The progression shown in FIGS. 4A-D and 5A-D illustrates device 10 moving in a forward direction. However, it is within the scope of the invention, that device 10 could also move backward using an alternative activation pattern. For example, by reversing the rotation of gyros 34 and 40, motion of device 10 may be reversed or stopped.
It is believed that the disclosure set forth above encompasses multiple distinct inventions with independent utility. While each of these inventions has been disclosed in its preferred form, the specific embodiments thereof as disclosed and illustrated herein are not to be considered in a limiting sense as numerous variations are possible. The subject matter of the inventions includes all novel and non-obvious combinations and sub-combinations of the various elements, features, functions and/or properties disclosed herein. Where claims recite “a” or “a first” element or equivalent thereof, such claims should be understood to include incorporation of one or more such elements, neither requiring, nor excluding two or more such elements.
It is believed that the following claims particularly point out certain combinations and sub-combinations that are directed to one of the disclosed inventions and are novel and non-obvious. Inventions embodied in other combinations and sub-combinations of features, functions, elements and/or properties may be claimed through amendment of those claims or presentation of new claims in this or a related application. Such amended or new claims, whether they are directed to a different invention or directed to the same invention, whether different, broader, narrower or equal in scope to the original claims, are also regarded as included within the subject matter of the inventions of the present disclosure.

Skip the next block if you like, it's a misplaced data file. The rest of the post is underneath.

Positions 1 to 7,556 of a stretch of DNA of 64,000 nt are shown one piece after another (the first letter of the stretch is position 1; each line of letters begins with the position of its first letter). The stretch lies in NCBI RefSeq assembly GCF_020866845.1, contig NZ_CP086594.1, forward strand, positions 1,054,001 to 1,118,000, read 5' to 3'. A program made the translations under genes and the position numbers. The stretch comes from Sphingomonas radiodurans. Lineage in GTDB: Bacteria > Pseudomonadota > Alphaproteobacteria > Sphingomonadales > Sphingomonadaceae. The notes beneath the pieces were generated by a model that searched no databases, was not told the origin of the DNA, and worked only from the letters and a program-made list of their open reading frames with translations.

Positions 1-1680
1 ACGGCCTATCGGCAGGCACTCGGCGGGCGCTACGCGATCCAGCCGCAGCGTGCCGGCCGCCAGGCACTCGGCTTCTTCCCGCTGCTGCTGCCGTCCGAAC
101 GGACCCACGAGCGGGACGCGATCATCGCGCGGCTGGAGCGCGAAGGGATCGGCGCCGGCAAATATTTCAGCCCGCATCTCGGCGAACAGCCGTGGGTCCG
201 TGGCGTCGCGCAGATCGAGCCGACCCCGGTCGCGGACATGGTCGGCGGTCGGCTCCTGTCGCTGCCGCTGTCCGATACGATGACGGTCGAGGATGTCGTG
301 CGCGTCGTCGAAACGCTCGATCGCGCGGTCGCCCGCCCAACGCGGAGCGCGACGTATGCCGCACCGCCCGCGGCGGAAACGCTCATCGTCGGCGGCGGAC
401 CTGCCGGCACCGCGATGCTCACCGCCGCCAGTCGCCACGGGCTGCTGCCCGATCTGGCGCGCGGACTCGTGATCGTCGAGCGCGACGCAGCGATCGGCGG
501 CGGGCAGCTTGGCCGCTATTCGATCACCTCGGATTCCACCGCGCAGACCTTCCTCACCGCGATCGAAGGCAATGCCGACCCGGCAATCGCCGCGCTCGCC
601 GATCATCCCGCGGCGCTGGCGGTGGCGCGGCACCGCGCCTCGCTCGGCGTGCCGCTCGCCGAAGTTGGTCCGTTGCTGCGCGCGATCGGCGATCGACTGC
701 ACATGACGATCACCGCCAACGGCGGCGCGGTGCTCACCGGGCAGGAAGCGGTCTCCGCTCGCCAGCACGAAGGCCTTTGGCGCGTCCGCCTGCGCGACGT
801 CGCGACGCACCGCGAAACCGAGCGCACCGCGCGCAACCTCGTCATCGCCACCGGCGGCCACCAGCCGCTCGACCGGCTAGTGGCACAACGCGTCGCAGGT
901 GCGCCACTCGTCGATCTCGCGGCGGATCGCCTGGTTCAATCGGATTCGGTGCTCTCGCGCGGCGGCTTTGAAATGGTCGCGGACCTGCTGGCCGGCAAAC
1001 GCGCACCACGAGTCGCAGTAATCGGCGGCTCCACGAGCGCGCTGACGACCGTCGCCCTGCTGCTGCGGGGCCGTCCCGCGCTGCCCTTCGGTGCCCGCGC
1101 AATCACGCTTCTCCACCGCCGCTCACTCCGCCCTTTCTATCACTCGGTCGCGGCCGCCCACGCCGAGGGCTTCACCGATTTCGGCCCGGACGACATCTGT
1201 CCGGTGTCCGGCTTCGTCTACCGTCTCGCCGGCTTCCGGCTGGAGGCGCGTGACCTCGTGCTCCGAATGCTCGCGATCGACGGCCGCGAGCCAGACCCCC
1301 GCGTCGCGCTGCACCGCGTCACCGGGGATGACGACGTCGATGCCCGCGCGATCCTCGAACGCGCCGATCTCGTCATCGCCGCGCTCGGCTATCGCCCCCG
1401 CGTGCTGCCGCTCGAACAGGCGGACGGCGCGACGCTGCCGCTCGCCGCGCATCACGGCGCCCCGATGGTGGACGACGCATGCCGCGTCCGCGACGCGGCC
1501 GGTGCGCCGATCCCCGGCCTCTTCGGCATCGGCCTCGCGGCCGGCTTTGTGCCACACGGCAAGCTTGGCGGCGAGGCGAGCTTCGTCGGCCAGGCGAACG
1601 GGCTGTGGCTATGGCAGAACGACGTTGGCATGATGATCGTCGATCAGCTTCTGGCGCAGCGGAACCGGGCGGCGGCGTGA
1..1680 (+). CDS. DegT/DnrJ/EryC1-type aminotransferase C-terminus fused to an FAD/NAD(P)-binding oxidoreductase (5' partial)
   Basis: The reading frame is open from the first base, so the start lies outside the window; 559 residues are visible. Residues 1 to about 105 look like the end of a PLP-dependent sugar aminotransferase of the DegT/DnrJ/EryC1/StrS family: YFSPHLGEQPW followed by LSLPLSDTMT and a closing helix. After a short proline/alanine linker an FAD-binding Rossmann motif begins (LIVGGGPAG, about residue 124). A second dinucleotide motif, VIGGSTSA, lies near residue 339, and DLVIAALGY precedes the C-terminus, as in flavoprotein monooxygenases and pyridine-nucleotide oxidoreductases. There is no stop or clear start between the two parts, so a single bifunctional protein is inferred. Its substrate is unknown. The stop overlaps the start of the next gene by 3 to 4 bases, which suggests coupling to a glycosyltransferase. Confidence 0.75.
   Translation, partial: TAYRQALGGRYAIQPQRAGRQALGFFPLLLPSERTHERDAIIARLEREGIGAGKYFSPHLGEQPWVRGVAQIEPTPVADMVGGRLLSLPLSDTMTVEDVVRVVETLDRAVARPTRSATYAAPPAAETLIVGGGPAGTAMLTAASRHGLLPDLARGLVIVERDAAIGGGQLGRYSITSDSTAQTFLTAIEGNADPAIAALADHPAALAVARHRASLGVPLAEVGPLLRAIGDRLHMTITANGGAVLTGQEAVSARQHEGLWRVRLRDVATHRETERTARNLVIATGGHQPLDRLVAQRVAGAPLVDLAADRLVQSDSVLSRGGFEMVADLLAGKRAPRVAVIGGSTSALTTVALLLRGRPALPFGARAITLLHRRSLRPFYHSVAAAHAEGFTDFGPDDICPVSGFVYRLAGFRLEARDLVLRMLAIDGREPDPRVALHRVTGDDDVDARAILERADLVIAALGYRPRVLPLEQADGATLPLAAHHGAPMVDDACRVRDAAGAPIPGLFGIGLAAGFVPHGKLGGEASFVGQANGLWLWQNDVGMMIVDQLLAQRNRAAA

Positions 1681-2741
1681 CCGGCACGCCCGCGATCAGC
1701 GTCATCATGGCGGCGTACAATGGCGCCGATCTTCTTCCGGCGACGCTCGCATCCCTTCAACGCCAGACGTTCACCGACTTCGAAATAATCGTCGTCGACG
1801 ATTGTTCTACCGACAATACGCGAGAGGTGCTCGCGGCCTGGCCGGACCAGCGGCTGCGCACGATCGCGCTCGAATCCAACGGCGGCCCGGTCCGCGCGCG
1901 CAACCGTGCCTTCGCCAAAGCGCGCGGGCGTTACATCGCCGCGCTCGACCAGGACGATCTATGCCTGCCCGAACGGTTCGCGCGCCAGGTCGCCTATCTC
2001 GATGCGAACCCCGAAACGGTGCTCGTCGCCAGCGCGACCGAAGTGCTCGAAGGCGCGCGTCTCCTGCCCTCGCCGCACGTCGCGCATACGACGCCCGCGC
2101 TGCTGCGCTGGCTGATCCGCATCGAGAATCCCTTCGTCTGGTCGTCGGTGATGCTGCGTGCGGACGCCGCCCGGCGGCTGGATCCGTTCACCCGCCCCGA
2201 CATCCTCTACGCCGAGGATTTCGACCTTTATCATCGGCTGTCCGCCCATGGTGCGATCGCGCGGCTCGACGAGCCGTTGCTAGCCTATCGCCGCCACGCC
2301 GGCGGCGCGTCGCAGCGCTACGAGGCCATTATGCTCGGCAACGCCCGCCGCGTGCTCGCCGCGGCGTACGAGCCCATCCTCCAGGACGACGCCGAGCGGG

|Cited Patent||Filing date||Publication date||Applicant||Title|
|US2148374 *||Feb 28, 1938||Feb 21, 1939||Hogan Inv S Inc||Toy|
|US2173031 *||Jul 18, 1938||Sep 12, 1939||Wigal Voorhis F||Gyroscopic toy|
|US2736132 *||Feb 12, 1954||Feb 28, 1956||Gyroscopic figure toy|
|US4365437||Apr 15, 1981||Dec 28, 1982||Jameson John W||Gyroscopic walking toy|
|EP0201626A2||Sep 17, 1985||Nov 20, 1986||Kabushiki Kaisha Bandai||Walking toy|
|JPS61113573A||Title not available|
|U.S. Classification||446/234, 74/5.22, 446/233, 180/187, 74/5.34, 446/353, 180/8.6, 180/8.5|
|International Classification||A63H11/14, G01C19/02|
|Cooperative Classification||Y10T74/1218, A63H11/14, G01C19/02, Y10T74/1221|
|European Classification||A63H11/14, G01C19/02|
|Aug 13, 2001||AS||Assignment|
Owner name: KOBER, HOWARD M., TRUSTEE, OR THEIR SUCCESSORS IN
Free format text: ASSIGNMENT OF ASSIGNORS INTEREST;ASSIGNOR:KOBER, HOWARD M.;REEL/FRAME:012078/0369
Effective date: 20010801
Owner name: KOBER, BILLIE L., TRUSTEE, OR THEIR SUCCESSORS IN
Free format text: ASSIGNMENT OF ASSIGNORS INTEREST;ASSIGNOR:KOBER, HOWARD M.;REEL/FRAME:012078/0369
Effective date: 20010801
|Jan 28, 2005||FPAY||Fee payment|
Year of fee payment: 4
|Oct 28, 2008||FPAY||Fee payment|
Year of fee payment: 8
|Feb 15, 2013||FPAY||Fee payment|
Year of fee payment: 12